Besides, people who give a pet up for adoption may say it's because they're moving or can't afford it, but how do you know it's because they just don't want it and have been beating it up and pulling it by its tail all along. Behaviour assessment may pick up on that if abuse was systematic and the pet has become a complete nervious wreck. But what if it was just one member of the family who was mean to it? Or if they were treating it all right most of the time, but would sometimes snap and hurt it? It may just become withdrawn or slightly aggressive, both of which can be attributed to the stress of moving for example, or being in a cattery.

You see if I was on my own (without kids that is) I wouldn't be put off by any of that but with a kid, I'd rather have a cat who will settle in quickly IFKWIM.

I wouldn't be so hard on people who have allowed their cat to have kittens.. Correct me if I'm wrong but it's probably mostly people with pedigree cats who breed them, why would you breed a common moggy for profit? And I would never buy a pedigree cat for my own reasons (not sure why but every pedigree cat I've ever come across was either stupid, or hated cuddles, or didn't have much character. Besides, they are more prone to disease due to inbreeding). Whereas people who have ended up with kittens through "stupidity" as you say may have honestly thought that their cat was too young for neutering, or couldn't afford neutering, so the kittens, if unsold, would just end up in a shelter or on the streets anyway. You can tell a genuine person who just wants a good home for their kittens from one who doesn't care or breeds them for profit simply by the asking price. Some even give them away for free - there's certainly no malice there.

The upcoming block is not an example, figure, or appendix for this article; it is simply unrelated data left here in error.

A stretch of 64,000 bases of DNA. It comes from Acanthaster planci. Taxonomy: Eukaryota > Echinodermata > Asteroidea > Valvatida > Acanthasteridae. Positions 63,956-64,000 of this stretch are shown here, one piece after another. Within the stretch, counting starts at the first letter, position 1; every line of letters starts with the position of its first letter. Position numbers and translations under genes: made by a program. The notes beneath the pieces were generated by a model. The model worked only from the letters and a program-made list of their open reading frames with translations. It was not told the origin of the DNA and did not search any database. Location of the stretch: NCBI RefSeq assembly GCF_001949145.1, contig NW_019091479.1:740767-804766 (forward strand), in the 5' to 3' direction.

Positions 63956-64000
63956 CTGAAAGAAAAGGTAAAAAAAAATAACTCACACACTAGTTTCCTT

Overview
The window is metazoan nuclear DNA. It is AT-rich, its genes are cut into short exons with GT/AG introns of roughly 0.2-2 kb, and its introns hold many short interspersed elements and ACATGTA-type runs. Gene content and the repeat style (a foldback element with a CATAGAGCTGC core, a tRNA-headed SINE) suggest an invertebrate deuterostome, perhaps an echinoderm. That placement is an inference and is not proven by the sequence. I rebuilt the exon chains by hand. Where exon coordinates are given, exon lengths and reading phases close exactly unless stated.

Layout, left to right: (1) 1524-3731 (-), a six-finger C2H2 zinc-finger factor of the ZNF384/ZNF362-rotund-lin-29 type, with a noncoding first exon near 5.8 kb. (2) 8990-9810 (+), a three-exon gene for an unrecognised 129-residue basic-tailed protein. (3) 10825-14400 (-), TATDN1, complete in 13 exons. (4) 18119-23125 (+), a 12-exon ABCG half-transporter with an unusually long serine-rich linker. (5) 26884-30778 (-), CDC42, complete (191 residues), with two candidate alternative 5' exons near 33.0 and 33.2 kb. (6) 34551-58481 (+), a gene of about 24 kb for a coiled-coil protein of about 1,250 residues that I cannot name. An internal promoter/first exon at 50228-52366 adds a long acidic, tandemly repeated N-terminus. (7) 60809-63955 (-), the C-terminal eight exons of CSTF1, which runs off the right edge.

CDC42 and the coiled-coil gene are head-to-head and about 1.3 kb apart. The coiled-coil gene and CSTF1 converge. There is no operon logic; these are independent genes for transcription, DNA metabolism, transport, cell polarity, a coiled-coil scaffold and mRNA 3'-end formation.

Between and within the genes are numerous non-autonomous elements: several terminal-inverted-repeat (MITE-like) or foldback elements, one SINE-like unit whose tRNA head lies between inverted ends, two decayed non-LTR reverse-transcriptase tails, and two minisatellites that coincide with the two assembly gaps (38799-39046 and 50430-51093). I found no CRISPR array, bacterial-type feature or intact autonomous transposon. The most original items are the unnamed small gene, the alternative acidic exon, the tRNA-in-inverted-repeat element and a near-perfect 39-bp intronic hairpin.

But as I said, I AM mainly thinking of adopting.

Where about do you live, DogsBestFriend? I'm in West Herts, if you're within a driving distance I could possibly take one of your cats on the waiting list?

MrsMagnolia Mon 01-Aug-11 18:40:28

Message withdrawn at poster's request.

Join the discussion

Join the discussion

Registering is free, easy, and means you can join in the discussion, get discounts, win prizes and lots more.

Register now